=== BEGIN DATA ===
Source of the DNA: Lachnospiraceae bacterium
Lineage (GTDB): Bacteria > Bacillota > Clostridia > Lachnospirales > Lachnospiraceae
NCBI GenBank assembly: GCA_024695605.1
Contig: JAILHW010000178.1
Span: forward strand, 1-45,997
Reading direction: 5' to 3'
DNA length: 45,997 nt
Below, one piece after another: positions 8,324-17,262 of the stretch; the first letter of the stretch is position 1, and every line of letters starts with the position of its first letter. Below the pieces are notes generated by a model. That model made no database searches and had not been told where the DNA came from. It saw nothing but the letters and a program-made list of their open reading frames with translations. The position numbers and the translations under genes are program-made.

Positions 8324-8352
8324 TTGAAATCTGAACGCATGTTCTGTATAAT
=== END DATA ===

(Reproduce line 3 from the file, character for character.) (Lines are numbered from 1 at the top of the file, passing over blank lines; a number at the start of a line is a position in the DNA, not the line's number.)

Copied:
NCBI GenBank assembly: GCA_024695605.1